Peptidyl arms extending from one protein domain to another protein domain mediate many important interactions in biology. A well-studied example of this type of protein-protein interaction occurs between the yeast homeodomain proteins, MAT alpha2 and MAT a1, which form a high-affinity heterodimer on DNA. The carboxyl-terminal arm extending from MAT alpha2 to MAT a1 has been proposed to produce an allosteric conformational change in the a1 protein that generates a very large increase in the DNA binding affinity of a1. Although early studies lent some support to this model, a more recent crystal structure determination of the free a1 protein argues against any allosteric change. This note presents a thermodynamic argument that accounts for the proteins' binding behavior, so that allosteric conformational changes are not required to explain the large affinity increase. The analysis presented here should be useful in analyzing binding behavior in other systems involving arm interactions.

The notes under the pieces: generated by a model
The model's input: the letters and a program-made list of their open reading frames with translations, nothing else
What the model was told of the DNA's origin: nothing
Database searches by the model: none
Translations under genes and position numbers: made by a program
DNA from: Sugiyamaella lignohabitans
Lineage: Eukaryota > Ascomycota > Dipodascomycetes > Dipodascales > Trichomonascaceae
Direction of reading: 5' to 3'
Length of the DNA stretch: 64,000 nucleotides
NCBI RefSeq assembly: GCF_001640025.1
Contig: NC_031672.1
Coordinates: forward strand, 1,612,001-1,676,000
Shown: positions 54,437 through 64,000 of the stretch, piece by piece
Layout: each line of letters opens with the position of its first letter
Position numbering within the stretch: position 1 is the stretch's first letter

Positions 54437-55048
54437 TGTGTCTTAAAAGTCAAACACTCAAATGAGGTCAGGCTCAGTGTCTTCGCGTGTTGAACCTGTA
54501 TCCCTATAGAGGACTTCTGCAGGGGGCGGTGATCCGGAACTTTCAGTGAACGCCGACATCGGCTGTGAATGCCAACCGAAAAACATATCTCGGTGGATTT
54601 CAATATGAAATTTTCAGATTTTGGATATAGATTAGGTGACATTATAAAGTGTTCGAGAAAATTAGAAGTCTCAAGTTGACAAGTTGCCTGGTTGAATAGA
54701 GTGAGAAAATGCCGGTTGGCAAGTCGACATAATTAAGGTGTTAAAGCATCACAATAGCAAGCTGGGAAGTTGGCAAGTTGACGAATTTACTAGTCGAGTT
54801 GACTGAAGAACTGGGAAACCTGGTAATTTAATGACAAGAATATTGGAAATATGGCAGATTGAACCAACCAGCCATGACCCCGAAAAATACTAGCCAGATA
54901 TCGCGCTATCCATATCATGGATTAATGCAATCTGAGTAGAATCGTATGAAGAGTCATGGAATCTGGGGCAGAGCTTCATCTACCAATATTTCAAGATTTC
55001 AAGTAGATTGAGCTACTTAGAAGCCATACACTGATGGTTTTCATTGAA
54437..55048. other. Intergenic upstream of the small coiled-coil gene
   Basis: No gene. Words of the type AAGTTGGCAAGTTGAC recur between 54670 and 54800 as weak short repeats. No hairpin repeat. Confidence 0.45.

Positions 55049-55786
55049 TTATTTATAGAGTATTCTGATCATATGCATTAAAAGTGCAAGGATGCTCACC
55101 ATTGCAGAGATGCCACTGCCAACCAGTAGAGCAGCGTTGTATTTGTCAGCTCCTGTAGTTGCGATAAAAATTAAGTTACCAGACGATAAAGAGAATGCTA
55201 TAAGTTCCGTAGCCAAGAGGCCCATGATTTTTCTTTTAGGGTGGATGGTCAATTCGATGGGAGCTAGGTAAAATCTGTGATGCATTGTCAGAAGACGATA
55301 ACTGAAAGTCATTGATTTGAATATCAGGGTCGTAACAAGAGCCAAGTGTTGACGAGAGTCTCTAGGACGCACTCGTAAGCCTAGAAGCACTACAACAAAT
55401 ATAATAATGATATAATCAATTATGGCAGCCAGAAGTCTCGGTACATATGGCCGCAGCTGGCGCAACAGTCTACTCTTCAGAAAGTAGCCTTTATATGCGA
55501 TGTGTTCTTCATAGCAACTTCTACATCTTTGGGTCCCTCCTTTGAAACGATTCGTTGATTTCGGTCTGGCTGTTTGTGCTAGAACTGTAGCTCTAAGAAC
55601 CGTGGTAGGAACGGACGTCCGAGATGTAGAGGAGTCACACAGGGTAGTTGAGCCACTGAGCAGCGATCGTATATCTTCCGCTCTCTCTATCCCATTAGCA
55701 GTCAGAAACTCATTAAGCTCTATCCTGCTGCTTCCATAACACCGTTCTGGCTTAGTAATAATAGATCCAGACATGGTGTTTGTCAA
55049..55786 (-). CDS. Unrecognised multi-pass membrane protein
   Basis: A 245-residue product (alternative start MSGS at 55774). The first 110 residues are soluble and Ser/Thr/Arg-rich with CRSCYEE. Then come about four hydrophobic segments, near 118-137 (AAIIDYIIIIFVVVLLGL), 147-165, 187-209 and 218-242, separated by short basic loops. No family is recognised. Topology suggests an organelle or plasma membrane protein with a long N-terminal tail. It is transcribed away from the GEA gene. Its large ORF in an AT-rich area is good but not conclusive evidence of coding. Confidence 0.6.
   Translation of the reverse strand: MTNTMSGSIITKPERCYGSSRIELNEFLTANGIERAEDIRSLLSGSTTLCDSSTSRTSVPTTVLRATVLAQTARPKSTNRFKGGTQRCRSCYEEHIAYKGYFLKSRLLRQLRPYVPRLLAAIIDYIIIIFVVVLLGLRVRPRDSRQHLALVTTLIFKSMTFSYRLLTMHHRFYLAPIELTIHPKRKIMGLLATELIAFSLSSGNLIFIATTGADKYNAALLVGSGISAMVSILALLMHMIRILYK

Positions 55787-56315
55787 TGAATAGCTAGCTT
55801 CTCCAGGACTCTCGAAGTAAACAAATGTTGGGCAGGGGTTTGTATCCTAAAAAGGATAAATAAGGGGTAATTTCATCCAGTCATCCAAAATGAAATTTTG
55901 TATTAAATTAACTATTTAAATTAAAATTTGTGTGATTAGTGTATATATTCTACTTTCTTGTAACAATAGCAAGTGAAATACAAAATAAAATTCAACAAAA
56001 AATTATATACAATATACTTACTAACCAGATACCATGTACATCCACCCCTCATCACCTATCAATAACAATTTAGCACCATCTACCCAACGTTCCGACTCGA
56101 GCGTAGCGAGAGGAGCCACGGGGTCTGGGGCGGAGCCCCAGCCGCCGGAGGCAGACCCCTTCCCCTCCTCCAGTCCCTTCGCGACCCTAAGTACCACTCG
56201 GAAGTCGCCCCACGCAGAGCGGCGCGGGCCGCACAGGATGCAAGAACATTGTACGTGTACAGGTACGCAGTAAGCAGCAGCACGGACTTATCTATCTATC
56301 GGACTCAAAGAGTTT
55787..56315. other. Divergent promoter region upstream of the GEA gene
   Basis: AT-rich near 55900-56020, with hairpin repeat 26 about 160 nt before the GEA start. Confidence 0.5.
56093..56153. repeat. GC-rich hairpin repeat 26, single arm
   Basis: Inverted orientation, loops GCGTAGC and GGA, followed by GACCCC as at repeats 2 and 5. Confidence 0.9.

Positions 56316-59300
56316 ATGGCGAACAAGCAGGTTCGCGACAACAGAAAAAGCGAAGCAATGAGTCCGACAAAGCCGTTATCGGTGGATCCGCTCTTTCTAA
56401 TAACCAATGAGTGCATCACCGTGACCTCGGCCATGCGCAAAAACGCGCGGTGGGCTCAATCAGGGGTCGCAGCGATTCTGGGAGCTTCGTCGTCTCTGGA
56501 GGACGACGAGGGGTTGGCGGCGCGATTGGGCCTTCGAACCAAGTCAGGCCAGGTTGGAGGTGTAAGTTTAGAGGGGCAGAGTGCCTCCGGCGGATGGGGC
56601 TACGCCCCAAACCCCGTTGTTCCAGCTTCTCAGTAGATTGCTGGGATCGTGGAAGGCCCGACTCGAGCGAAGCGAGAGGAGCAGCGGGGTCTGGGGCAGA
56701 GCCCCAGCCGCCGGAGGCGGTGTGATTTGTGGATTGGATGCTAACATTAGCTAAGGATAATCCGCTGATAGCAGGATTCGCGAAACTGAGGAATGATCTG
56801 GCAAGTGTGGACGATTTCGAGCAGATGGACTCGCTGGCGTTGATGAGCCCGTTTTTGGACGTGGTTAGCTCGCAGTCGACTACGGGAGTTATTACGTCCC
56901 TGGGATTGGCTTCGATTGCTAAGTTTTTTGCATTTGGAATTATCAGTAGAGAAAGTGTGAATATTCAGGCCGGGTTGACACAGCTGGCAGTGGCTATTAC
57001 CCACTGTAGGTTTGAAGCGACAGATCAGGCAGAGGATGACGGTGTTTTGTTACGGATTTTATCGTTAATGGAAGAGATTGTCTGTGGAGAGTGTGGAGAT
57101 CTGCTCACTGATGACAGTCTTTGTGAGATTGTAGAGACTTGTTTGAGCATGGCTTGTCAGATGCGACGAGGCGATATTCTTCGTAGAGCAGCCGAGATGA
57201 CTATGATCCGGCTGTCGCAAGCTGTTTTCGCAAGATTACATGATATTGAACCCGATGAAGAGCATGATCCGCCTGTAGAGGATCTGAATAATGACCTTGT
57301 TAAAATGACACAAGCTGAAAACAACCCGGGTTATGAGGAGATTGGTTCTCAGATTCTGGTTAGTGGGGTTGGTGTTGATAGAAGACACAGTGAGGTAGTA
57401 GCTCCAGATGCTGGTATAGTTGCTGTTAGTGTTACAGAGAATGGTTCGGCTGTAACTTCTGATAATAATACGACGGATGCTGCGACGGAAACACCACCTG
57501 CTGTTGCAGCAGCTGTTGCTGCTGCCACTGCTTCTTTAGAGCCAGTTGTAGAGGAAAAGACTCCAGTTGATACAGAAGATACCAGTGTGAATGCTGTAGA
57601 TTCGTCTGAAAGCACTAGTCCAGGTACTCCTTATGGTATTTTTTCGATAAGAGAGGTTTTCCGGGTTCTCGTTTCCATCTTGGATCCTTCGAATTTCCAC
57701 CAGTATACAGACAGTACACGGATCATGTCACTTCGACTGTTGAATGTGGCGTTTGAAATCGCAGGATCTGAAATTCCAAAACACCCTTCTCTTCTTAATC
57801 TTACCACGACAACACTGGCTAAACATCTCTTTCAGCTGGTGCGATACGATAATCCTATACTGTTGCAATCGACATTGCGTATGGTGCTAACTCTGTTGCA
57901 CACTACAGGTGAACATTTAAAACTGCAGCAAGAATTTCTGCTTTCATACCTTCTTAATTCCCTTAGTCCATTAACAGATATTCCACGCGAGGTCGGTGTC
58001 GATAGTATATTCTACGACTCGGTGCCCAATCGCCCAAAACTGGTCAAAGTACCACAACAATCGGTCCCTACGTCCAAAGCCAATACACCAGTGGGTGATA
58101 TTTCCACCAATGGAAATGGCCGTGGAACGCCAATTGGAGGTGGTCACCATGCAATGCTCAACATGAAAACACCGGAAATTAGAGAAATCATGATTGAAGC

|Evidence ID||Analyze ID||Interactor||Interactor Systematic Name||Interactor||Interactor Systematic Name||Type||Assay||Annotation||Action||Modification||Phenotype||Source||Reference||Note|
|Evidence ID||Analyze ID||Gene||Gene Systematic Name||Gene Ontology Term||Gene Ontology Term ID||Qualifier||Aspect||Method||Evidence||Source||Assigned On||Annotation Extension||Reference|
|Evidence ID||Analyze ID||Gene||Gene Systematic Name||Phenotype||Experiment Type||Experiment Type Category||Mutant Information||Strain Background||Chemical||Details||Reference|
|Evidence ID||Analyze ID||Regulator||Regulator Systematic Name||Target||Target Systematic Name||Experiment||Assay||Construct||Conditions||Strain Background||Reference|